A superbly written and heart warming picture book.
flickr image by MoHottta18
“LOOK! The art of the Australian picture books today’ is the free exhibition presently showing at the State Library of Victoria in Melbourne, Australia http://slv.vic.gov.au/look There is also an online gallery housing some of the pictures on show. http://gallary.slv.vic.gov.au/look
The first aspect of the exhibition that strikes a visitor is finding that the pictures are hung at child viewing height! Child friendly with immediate appeal for small people!
The pictures are hung in sections called Play, Night, School, Wild Things, Holidays and Home. Each section has some relevant notes posted on the wall. E.g. Home.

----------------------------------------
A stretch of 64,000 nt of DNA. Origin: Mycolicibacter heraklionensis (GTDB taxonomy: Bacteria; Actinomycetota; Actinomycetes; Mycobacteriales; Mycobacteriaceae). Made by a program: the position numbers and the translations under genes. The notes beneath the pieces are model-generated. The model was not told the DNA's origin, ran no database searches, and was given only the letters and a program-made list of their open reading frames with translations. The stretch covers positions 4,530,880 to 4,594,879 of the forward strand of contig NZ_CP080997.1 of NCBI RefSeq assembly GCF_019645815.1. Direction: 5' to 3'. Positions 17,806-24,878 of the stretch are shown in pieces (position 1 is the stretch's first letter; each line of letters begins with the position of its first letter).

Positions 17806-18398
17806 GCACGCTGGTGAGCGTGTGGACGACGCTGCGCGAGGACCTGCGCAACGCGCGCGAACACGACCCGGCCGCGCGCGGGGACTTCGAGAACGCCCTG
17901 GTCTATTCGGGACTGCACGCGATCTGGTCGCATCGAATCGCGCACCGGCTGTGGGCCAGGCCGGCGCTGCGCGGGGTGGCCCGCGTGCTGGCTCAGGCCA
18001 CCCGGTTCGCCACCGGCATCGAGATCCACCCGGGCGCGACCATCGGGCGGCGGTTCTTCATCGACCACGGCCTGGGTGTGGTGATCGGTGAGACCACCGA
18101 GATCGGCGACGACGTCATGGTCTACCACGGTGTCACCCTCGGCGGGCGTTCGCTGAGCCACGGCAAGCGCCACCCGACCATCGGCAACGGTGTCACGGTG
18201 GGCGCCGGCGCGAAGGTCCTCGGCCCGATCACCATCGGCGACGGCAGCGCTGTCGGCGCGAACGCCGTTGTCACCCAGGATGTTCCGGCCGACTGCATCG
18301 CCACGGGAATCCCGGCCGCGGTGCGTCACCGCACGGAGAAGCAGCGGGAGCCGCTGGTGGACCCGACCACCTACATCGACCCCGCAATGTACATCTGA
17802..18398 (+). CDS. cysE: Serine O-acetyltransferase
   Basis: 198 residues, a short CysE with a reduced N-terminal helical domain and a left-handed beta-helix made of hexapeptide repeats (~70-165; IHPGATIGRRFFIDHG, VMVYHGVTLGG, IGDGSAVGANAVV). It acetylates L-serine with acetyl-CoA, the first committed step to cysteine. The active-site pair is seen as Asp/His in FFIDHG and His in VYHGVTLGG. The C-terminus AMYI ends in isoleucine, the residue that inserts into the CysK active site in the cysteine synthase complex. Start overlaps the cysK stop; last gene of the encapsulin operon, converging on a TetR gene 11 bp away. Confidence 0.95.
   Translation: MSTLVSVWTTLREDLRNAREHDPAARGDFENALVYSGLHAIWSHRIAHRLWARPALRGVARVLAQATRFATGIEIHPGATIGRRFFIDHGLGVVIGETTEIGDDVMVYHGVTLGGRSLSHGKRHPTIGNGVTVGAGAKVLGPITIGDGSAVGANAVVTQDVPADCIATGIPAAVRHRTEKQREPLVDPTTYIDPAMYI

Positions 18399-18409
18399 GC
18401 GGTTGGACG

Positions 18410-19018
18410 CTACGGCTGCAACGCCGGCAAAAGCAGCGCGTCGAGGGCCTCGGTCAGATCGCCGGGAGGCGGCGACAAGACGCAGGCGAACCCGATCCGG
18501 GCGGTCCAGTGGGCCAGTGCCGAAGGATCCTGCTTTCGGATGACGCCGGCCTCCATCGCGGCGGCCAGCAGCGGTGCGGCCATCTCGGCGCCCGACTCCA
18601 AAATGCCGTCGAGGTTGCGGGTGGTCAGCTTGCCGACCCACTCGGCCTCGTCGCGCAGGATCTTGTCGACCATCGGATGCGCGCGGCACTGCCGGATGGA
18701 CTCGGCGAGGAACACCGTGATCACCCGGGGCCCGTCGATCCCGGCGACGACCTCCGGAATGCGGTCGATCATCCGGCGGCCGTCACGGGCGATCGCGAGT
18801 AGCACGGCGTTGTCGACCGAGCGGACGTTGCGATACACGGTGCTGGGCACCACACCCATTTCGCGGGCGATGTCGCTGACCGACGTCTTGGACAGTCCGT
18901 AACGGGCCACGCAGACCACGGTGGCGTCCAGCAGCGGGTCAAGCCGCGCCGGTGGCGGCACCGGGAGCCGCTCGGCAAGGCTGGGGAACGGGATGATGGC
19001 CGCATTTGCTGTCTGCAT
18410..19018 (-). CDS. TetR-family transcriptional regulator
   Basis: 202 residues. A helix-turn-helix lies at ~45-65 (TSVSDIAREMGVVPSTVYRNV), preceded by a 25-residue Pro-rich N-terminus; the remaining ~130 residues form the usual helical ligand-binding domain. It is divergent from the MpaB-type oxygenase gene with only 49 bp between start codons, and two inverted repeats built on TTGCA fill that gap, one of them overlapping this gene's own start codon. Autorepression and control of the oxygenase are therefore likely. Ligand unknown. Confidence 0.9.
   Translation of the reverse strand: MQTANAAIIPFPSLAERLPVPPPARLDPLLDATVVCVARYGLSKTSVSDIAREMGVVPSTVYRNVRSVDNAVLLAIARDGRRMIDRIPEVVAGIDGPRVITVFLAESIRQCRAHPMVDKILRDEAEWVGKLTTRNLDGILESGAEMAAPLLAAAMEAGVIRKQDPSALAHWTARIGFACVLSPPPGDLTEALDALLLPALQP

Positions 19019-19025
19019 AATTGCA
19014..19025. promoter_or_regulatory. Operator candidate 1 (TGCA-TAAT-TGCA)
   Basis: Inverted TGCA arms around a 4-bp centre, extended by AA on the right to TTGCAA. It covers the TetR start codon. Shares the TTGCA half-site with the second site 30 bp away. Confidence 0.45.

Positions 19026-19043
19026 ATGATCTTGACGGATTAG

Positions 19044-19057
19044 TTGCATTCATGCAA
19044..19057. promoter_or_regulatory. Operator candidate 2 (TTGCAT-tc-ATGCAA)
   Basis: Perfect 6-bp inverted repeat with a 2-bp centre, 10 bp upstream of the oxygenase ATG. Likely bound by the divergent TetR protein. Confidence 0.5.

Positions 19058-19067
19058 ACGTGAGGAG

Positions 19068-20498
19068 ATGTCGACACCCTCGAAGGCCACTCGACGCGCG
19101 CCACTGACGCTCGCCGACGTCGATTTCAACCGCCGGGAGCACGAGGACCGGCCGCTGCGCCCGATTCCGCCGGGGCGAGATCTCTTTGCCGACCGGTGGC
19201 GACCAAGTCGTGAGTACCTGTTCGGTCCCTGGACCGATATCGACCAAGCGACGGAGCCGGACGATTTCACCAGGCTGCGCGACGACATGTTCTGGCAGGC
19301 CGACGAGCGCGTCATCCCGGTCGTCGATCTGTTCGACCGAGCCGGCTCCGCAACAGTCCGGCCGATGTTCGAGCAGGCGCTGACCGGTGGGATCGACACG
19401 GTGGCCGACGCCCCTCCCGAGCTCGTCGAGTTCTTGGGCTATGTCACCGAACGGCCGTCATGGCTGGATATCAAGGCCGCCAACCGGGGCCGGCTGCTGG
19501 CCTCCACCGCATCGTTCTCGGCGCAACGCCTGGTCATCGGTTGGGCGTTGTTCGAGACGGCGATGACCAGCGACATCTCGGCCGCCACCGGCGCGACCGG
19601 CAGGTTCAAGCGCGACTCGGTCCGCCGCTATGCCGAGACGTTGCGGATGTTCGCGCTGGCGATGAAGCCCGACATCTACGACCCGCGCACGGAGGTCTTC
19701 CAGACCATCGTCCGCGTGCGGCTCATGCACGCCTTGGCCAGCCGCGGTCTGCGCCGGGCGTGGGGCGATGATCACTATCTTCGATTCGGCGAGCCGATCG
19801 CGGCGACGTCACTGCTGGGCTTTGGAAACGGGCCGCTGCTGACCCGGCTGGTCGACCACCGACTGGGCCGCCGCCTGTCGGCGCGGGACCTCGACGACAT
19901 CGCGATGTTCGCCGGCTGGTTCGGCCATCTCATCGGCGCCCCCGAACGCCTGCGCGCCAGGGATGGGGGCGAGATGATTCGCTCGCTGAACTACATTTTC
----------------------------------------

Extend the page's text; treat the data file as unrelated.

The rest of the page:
Home is where we make the world, where we learn and grow and play.
Home is the first world we explore, where we take our first steps.
Home is where we find the people who love us most.
Home is where we find our special stories and traditions.
It all begins with home.
Each picture has a label giving the artist’s name, the author’s name, the book title with an explanation of the media used and a note about the story followed by questions to stimulate discussion.
A beautifully produced little book is available for children to take away or complete at the exhibition.
A video with short films of many of the artists explaining their media and methods of working runs continually and this too is also at small person height.
Sally Rippin’s books about Fang and Warren Brim’s book about night creatures represent two ethnic groups of Australian children. Warren Brim belongs to the Djabugay people of Kuranda, Queensland and Sally Rippin writes drawing from her Chinese heritage.
This wonderful exhibition closes on May 29th so you will need to be quick to catch it!
flickr image by Timlewisnm